The open letter written by the English coach Southgate on the eve of the European Football Championship is a hymn to the ideology of inclusiveness and egalitarianism, the true idols of the contemporary West. Southgate, like many others, is an unwitting instrument of the euthanasia-like process pursuing death at the request of his own Christian identity.
What we have instead of a Roberto Mancini, who believes in God and Our Lady, is a Gareth Southgate, the England coach, who believes in inclusiveness and egalitarianism.
On June 8, Southgate published a letter in The Players Tribune addressed to his beloved England side. The English coach recalls early emotions linked to the matches played by the national side, the pride of wearing that white jersey as a player, the example of his grandfather who fought during the Second World War and instilled in him what is an ever vivid sense of patriotism. You will say: obvious. Come on, how could the head coach of a national team not be a patriot!
And you are right. But modernity demeans just about everything, polluting even the purest sentiments with its plastic slogans, trying to liquidate - in the literal sense of turning into liquid - even solid concepts such as Homeland and Nation. And in fact this is what happened in the letter written by Southgate. After having given perfect shape and form to the letter itself, he then filled it with some of today’s most abused and gripping clichés: equality, the fight against racism, inclusion.
Let’s listen to the coach, who at a certain point directly involves his players, those same players who took the the knee before the Moloch of anti-racism before the match started: "It is their duty to continue to interact with the public on issues such as equality, inclusion and racial injustice, using the power of their voice to contribute to the discussion, to raise awareness and to educate. [...] It's clear, to me, that we're moving toward a much more tolerant and inclusive society, and I know our lads will play an important part in that." He then adds, "I understand that on this island we want to protect our values and traditions, as we should, but that should not be to the detriment of introspection and progress."
In itself, what Southgate says is not wrong: open up to otherness, fight for equality and thus against racism, etc. It is also good, on a theoretical level, for star football players, with so much influence on the general public , to espouse social causes. What creates problems, however, is the meaning to be attributed to words or expressions such as "equality", "inclusiveness", "fight against racism" and the like. Today these words or expressions mean to privilege some social categories to the detriment of others and therefore, paradoxically enough, to want to discriminate while claiming to fight against discrimination.
In the collective imagination, and therefore in Southgate’s own imagination, these words now depict a world where there is no longer room, for example, for dissent voiced by the white and heterosexual believer, where if you don't kneel, as England and Italy have done, to the Black Lives Matter ideology, it means you are racist, retrograde, conservative, chauvinist-misogynist, populist and sovereignist. The dominant mainstream underlying the coach’s words grants freedom of expression only to its own subservient subjects. For the others, the only form of freedom left is martyrdom, the heroism of those who prefer the sacrifice of their own interests to genuflection in honor of the current vulgate.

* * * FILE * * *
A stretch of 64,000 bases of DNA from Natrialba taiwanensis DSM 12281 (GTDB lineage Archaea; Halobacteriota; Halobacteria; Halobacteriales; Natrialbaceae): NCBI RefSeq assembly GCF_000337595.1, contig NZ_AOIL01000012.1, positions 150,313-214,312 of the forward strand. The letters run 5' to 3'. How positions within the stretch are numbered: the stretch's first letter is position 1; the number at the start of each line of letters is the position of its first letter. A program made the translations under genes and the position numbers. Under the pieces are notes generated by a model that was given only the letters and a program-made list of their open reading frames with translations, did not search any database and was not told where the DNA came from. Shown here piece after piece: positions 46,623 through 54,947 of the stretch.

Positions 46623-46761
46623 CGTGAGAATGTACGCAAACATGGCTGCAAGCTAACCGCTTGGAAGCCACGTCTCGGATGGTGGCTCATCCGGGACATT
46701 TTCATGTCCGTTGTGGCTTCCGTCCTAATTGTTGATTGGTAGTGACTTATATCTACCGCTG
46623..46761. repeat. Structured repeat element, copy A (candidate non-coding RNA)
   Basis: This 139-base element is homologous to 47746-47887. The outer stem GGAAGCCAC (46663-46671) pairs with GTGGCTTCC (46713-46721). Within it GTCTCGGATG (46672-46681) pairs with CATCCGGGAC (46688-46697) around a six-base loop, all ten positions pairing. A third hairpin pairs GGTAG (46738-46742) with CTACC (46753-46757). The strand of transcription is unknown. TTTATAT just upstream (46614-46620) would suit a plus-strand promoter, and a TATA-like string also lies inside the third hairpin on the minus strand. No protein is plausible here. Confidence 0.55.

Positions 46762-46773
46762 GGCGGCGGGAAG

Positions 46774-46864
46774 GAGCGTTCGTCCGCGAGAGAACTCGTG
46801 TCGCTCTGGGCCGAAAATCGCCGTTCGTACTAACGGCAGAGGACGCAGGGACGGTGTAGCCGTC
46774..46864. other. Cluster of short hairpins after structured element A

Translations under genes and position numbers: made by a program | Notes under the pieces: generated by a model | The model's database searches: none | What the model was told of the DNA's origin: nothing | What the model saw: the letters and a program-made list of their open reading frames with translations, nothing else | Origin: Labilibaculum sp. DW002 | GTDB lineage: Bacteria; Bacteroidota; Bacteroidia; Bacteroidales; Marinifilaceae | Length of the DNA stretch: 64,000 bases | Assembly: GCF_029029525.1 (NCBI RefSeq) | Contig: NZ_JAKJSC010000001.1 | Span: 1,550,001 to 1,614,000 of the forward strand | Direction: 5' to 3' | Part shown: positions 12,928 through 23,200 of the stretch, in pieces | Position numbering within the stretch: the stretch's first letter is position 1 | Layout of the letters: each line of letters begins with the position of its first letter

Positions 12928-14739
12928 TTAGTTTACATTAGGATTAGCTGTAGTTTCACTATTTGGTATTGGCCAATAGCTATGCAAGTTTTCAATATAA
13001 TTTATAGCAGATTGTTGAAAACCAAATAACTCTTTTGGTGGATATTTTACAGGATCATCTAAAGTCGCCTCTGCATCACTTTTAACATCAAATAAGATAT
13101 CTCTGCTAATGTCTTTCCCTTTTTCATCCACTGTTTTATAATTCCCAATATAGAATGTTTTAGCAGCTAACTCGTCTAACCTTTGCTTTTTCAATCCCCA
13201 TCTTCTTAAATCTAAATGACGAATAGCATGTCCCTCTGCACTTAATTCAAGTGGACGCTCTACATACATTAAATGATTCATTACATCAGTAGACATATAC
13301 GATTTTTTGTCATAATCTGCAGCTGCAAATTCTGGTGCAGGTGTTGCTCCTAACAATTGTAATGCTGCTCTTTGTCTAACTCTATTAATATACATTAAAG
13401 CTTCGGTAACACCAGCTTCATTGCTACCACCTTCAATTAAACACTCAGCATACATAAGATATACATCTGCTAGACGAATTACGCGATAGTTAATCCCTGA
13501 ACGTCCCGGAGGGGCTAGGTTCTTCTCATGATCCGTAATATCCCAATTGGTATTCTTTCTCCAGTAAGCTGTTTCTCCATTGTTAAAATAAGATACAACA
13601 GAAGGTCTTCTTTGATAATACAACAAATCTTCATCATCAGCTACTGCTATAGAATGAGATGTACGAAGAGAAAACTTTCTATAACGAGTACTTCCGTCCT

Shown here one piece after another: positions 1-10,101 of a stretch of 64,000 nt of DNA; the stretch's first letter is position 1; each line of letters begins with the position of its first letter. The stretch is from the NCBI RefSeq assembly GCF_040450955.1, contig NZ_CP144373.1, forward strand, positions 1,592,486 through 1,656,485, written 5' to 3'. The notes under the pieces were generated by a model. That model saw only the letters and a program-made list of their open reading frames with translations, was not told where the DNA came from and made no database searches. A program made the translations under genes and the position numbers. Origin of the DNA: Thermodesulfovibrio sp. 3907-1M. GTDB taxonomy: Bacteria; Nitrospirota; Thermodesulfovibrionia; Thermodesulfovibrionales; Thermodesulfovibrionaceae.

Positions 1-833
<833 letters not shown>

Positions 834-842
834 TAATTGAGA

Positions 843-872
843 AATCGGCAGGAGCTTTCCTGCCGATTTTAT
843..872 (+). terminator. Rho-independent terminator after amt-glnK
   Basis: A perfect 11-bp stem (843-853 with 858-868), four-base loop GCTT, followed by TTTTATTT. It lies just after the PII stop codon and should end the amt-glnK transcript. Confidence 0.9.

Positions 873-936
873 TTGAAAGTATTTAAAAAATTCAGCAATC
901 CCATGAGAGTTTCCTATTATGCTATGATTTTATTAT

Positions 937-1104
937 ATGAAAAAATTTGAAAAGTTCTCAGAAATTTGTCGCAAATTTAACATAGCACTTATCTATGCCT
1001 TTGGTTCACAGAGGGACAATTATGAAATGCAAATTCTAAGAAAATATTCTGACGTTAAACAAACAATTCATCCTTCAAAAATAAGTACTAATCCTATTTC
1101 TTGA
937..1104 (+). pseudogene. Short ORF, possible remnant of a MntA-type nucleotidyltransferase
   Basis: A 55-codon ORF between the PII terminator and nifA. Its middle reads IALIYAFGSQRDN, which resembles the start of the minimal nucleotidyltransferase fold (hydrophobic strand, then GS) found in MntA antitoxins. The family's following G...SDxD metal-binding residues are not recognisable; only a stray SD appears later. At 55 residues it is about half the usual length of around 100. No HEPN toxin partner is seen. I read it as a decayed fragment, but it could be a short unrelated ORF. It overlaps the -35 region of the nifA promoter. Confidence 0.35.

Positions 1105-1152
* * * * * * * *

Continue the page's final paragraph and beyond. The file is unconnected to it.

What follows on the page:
Then, opening up behind those terms used by Southgate in his letter are one-way universes, such as contemporary thought, which has become increasingly unique, i.e. exclusive, in the sense that many subjects are excluded from the category of "good" and reduced to "uncivilized": e.g., those who defend the natural family, the Homeland, religion, those who dare to affirm that there is a truth. All such people could no longer deserve to play on the national ‘dream team’ coached by Southgate, so inclusive and pluralistic, but neither would they deserve to even enter the stadium, to be Londoners, English citizens. Perhaps such people would not even deserve to walk anywhere on this planet.
The English coach’s words evoke this ideological scenario without making it explicit. This is one of the most effective resources of political correctness: behind words commonly used with a positive sense until yesterday, there are now new meanings of revolutionary coinage. Using terms that sound good, but cause so much harm. Obtained in this way is a sort of immunity to pursue one's own ideological goals: no longer being able to criticize inclusiveness, equality, or the fight against racism, etc., one can blithely advance the LGBT agenda, the cancel culture that wants to eliminate the Christian and classical roots of Europe and the Western countries, radical feminism, no-ifs-and-no-buts immigration, and much more.
Southgate, like many others, is an unwitting instrument of this euthanasia-like phenomenon, that is to say a process pursuing death at the request of his own Christian identity. He speaks of inclusiveness and thinks of the black lad who begins to play in a small English club, and does not think of the demolition of the statues of Jesus and Mary by the militants of BLM, or, if anything at all, just dismissing these acts as mere accidental intemperance on the part of some fringe extremists, and not understanding instead that such actions perfectly express the spirit of this movement, its innermost essence.
England came in second place at the European Championship, but is in danger of coming in first in stereotype thought.